One student in each of the four Good Spirit School Division schools in the Kamsack district was named a 2015 Student of Distinction, while three teachers at the Kamsack Comprehensive Institute received the Sea Stars Making a Difference Award.
The fifth annual Student of Distinction awards were made last week, which was Education Week in Saskatchewan, by Bryan Cottenie of Kamsack, a member of the GSSD board of education.
At the KCI on October 21 Cottenie presented the award to Kaylie Bowes and the SEA STARS Making a Difference awards to teachers Ryan Gareau, Kevin Kitchen and David Placatka.
At the Victoria School on October 22, Cottenie presented the Student of Distinction award to Dustin Gamble, while on Friday at the Fort Livingstone School in Pelly, he presented the award to Tamara Auchstaetter, and at the Norquay School, to Elena Gustafson.
The Student of Distinction award is presented every year during Education Week, Cottenie told the staffs and students of the schools as he made the presentations.
“This year’s theme is Celebrating Each Student and we love coming to schools to celebrate,” he said. “This is one of the best things about being a board member: spending time in school with you. We take every chance to highlight your achievements and it’s amazing to be able to do this in a big school division with 28 schools and students of all ages.
“Another very important day this week is Bus Driver Appreciation Day,” he said. “Bus drivers are very important in education and a part of the team that makes sure school is the best experience it can be for you. The next time you get on a bus say ‘thanks’ or simply smile; it means a lot.”
Cottenie presented a plaque to each of the recipients in each of the schools and gave another plaque for the school to keep.
KCI Student of Distinction
Presenting the award to Kaylie Bowes, Cottenie said that she contributes to school and community spirit through work on the student representative council, is president of the KCI Students Against Drinking and Driving (SADD) group and president of the Free the Children group. She has been an active participant in the SRC since Grade 5 and has held executive SRC positions for the last three years.
Bowes stepped up when no one else was available to coach the junior B girls’ volleyball team, is involved in many extra-curricular activities including volleyball, basketball, curling and badminton, maintaining a high academic average throughout junior and high school, he said. She is a member of the Community Health Advisory Committee with the Sunrise Health Region and attends board meetings for the Affinity Credit Union as part of a scholarship program.
Bowes has extended her contributions to include other parts of the world, travelling to Nicaragua in 2014 with the Me to We humanitarian group to help improve schools in that area, working hard to build the actual buildings by painting, mixing cement and pouring cement so that children in that country could get an education.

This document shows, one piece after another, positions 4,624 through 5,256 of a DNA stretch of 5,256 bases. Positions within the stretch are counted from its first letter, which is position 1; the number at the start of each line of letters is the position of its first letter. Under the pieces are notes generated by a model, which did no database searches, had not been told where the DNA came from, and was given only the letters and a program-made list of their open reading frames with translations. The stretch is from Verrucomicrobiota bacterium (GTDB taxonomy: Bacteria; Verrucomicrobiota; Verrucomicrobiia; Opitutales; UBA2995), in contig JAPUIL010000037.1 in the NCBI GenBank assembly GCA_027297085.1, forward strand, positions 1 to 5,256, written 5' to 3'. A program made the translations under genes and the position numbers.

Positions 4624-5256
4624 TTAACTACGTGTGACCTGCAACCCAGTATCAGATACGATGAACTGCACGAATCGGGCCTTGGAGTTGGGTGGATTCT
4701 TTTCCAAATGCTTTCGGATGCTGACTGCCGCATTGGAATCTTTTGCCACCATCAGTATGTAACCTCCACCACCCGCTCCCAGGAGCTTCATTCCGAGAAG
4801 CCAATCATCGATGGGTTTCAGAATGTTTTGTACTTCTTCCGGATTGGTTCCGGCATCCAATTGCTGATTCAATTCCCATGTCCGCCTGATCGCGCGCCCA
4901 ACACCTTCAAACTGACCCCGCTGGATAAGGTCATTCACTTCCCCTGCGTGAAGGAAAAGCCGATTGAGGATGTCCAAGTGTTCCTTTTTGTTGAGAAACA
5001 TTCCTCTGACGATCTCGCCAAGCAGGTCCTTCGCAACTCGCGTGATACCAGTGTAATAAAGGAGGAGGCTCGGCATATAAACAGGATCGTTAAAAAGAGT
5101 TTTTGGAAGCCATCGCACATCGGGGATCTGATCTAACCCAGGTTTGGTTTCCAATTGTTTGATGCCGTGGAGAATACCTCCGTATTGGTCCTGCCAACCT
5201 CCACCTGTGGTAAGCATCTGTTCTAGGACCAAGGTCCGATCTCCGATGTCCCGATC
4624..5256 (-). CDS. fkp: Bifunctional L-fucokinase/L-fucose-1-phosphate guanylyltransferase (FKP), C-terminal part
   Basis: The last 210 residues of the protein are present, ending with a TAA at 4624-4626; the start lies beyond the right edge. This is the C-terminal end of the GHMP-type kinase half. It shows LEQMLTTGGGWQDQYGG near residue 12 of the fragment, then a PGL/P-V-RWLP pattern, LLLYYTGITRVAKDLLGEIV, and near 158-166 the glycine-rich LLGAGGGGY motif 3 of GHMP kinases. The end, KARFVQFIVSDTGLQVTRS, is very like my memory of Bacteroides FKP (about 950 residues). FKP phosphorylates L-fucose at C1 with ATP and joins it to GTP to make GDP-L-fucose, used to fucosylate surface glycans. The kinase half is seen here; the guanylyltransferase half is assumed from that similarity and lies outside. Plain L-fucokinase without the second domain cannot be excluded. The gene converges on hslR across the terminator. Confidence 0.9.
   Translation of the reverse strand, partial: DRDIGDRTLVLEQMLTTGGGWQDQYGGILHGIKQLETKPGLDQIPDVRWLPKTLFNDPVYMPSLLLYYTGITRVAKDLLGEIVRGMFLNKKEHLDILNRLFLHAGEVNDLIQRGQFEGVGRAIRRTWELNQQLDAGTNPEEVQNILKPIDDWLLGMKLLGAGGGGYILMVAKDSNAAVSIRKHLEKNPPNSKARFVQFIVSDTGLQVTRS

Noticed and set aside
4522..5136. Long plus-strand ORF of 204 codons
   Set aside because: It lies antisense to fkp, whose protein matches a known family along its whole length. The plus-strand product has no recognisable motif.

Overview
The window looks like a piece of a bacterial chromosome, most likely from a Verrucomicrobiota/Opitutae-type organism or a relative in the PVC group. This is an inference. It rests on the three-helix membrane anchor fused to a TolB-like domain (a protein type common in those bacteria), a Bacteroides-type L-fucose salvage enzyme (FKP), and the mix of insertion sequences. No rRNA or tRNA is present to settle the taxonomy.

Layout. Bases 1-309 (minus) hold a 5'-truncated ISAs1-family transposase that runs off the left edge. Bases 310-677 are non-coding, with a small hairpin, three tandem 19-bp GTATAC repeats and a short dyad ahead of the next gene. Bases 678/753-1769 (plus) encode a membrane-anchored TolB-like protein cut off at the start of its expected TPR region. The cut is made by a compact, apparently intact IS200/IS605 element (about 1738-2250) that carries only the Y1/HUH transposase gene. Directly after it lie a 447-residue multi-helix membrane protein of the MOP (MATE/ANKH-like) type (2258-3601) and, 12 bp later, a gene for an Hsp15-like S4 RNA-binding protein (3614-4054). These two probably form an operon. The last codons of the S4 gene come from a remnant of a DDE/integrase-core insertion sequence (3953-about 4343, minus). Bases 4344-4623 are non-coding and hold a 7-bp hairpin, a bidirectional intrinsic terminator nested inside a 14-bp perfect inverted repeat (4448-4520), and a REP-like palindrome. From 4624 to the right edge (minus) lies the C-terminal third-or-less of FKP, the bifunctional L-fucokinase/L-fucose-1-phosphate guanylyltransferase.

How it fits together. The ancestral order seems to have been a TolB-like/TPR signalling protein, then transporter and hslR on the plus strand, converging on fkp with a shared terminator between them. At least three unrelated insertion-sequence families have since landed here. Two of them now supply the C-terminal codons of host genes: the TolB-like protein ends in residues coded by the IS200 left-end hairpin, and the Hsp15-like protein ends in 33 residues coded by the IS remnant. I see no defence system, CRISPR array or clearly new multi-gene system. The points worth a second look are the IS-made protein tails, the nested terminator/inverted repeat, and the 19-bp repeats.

“Kaylie is hard working and cares about other people and the people who are less fortunate than she,” Cottenie said. “She makes a difference in the community.”
Student of Distinction
On October 22, Cottenie presented the 2015 Victoria School Student of Distinction award to Dustin Gamble.
“(Dustin) is a quiet student, but don’t let this quiet demeanour fool you,” Cottenie said. “His presence in the classroom, out on the playground and out on field trips with his class was always noticed.
When past teachers were asked how to describe him, they said the following:
“Grade 1: he was a very shy student. He was respectful, responsible and mature. You could always count on him to get his work done.
“Grade 2: He was a quiet and positive member of the class. He is a good influence to those around him. He is very respectful, good academic student and loves his sports. His family is very involved in his schooling.
“Grade 3: This student would be described as respectful, thoughtful, pleasant, proud, humble and kind. He is very good at sports and is co-operative and fair. He is a role model for his classmates. A few times throughout the year, he would surprise his Grade 3 teacher with homemade cards.
“Grade 4: This student is quiet, participates in class discussions and often writes about his family. He has a wide range of interests; examples are sports, science and video games.
“(Dustin) exemplifies the values of the Good Spirit School Division. He takes on the role of being nurturing, respectful and responsible. He demonstrates that we are a learning community and that all diversity belongs in our school.
“This young man’s caring and respectful attitude goes beyond the school to his family. He has a sister in Grade 1 that when she sees him she will shout ‘DJ.’ He is quick to respond to her with love and affection. He is very proud of his culture and his family.”
Student of Distinction
On Friday, Cottenie presented the Norquay School Student of Distinction award to Elena Gustafson.